Chocolate of the Day
Lydgate Farms Kauai Chocolate
Wailua Single Estate 50% Milk (bar)
Good + - Good ++
Weight: 2.2 oz. (62 g.) in 1 bar
Calories: 330 calories (estimate) in 1 bar
Cost: $15.00 for 1 bar
Purchased from: Chocolate Covered, San Francisco, CA
Aloha and Welcome to Chocolate and Hawaii Theme Week.
Today's Wailua Single Estate 50% Milk (bar) was from Lydgate Farms Kauai Chocolate (Kapa'a, HI). The company, founded by members of a family, the fifth generation to live in Hawaii.
The company emphasizes stewardship of land and local culture, via small-scale sustainable farming and educational farm tours. (A card insert in the package illustrated the story of their farm using Kapa, a traditional Hawaiian art form with symbols on bark cloth.)
This bar had an earthy, dark chocolate aroma with a faint hint of green (Genmai-cha tea with roasted rice or barley), tempered by milk and sugar. The melt and texture were smooth and substantial; and the flavor was one of rich, dark milk chocolate. There was a faint fresh green, sweet note that lingered lightly in the finish.
Lydgate Tasting Notes: "This heavy dark milk chocolate is reminiscent of sweetened condensed milk and browned butter meets toasted cashew nuts. It has a savory, cheesy character with a velvety, intense, mouthfeel that is richer than your typical flat, sweet milk chocolate."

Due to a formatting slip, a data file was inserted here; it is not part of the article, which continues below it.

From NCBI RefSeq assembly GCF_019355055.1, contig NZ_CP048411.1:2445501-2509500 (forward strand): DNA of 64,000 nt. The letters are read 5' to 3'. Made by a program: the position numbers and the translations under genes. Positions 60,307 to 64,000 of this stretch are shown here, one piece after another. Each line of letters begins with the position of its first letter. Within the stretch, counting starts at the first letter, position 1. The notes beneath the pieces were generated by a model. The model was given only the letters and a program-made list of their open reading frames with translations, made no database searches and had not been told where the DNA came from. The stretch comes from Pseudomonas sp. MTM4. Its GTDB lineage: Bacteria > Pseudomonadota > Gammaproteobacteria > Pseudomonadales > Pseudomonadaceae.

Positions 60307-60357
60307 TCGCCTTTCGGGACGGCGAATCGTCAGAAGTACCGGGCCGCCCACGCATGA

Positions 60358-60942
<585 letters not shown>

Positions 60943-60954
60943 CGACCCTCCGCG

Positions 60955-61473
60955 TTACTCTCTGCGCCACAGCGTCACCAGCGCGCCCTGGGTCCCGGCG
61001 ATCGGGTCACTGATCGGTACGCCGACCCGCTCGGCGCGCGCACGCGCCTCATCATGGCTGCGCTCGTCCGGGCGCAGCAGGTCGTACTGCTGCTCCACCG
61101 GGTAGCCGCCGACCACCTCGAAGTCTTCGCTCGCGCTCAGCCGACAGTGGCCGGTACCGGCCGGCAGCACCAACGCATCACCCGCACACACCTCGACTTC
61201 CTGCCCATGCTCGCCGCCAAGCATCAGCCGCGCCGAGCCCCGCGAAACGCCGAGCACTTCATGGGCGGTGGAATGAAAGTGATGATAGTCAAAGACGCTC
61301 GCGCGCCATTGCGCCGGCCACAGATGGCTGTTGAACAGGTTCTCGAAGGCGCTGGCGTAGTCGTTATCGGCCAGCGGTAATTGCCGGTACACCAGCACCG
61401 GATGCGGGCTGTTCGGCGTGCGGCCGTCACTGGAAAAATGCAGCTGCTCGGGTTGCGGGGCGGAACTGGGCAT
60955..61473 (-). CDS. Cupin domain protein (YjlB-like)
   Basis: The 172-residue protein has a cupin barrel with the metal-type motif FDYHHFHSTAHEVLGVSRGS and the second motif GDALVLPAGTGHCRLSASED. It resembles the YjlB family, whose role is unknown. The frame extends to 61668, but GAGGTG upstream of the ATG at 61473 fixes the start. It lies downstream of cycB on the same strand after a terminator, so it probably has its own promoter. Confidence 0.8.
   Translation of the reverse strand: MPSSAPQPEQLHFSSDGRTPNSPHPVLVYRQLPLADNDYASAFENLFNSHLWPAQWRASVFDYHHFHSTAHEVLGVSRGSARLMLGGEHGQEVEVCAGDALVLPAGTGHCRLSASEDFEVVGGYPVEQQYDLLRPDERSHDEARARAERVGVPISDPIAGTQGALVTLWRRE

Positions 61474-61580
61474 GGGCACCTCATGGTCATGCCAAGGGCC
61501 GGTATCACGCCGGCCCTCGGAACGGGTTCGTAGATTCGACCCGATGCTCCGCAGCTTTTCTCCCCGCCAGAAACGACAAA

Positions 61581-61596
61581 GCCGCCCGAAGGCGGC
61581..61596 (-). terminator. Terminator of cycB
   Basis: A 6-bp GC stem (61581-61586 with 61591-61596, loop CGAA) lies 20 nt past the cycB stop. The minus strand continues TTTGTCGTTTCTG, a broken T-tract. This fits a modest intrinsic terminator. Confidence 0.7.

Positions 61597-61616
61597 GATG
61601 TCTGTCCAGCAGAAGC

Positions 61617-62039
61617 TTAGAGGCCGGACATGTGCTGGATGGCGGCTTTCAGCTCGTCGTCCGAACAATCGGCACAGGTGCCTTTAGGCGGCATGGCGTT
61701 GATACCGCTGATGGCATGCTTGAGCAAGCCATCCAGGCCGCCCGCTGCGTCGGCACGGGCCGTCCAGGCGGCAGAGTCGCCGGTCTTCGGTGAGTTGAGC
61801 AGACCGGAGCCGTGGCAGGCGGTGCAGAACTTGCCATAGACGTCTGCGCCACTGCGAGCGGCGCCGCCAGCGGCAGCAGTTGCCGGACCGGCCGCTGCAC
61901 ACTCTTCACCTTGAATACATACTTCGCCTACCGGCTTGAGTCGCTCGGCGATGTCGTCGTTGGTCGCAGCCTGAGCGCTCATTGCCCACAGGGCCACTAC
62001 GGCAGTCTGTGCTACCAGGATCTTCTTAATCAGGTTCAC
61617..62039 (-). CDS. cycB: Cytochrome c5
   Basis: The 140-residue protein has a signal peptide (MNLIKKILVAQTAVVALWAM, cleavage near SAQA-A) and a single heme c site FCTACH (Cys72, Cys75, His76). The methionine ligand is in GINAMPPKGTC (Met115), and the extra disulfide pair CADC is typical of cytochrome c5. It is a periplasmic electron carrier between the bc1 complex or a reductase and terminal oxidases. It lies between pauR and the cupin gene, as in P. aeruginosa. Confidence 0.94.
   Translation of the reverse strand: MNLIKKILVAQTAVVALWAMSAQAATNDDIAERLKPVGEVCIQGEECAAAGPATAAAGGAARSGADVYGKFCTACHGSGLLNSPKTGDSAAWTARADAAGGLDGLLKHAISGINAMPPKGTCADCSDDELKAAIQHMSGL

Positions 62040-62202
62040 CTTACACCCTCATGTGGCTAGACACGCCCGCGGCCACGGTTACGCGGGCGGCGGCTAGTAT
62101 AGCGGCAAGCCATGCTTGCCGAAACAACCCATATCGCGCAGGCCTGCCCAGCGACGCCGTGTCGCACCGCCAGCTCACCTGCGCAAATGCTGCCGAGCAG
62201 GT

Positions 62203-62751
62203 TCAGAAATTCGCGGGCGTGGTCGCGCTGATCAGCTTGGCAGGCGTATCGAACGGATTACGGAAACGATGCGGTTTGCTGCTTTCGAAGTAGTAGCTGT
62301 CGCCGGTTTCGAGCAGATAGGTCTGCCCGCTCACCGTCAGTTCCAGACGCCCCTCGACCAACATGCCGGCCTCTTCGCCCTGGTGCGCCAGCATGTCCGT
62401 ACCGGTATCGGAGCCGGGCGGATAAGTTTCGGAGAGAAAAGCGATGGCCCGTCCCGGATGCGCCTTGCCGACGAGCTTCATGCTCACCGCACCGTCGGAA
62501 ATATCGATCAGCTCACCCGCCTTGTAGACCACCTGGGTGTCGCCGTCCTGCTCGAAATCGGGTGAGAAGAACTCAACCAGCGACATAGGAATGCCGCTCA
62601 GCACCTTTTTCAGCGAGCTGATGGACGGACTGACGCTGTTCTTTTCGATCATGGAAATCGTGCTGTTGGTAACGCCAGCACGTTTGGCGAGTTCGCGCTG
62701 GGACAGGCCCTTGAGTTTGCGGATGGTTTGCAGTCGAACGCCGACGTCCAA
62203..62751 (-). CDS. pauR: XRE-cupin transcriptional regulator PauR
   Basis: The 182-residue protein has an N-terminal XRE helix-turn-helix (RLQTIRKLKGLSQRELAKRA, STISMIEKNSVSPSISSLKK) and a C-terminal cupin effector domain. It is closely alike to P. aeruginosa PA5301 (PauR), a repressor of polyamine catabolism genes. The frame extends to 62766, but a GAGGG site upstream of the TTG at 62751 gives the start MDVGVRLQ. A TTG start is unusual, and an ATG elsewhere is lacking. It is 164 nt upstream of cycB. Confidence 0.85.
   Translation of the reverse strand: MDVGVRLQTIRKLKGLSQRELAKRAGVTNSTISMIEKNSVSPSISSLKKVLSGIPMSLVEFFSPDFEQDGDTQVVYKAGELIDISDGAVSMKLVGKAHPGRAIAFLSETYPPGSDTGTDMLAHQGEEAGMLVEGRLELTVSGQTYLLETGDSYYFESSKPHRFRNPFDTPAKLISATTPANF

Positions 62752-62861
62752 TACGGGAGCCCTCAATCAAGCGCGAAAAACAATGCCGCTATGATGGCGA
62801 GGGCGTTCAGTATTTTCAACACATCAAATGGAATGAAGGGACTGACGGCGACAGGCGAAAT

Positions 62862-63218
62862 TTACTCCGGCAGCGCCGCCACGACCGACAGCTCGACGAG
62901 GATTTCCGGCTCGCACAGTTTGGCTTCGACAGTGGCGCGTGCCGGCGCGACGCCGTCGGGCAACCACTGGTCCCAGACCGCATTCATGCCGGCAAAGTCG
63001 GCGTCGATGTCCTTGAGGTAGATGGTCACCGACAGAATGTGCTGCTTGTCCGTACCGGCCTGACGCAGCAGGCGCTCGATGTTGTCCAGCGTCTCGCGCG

Lydgate's suggested beverage pairing: "Pair With: Cava Brut and other dry Sparkling's like Prosecco and Champagne...Why? -- This would be an "opposite" pairing. The heavy mouthfeel of the rich dark milk chocolate is balanced by effervescent dry bubbles, lightening the load off the tip of the tongue."
Ingredients: Lydgate cacao beans, organic whole milk powder, organic sugar, organic cocoa butter.
*Wailua is a Hawaiian word that means "two waters" or two bodies of water. It's located on the east side of Kauai. And Kapa'a (aka Kapaa) means "solid" in Hawaiian. The word "chocolate" (cacao made "solid") can be traced back to the Aztec/Nahuatl word "xocolatl" meaning bitter water--from the cacao beverage that dates back thousands of years in Central and South America. The Spaniards brought cacao to Europe and the name for the solid bars and confections they developed evolved into the word "chocolate."
And this name eventually made its way back to the us via ships bound for America. Yes, this is a long story to link a few terms like water and chocolate, but I'm willing to go the extra nautical mile to link coastal communities and cacao.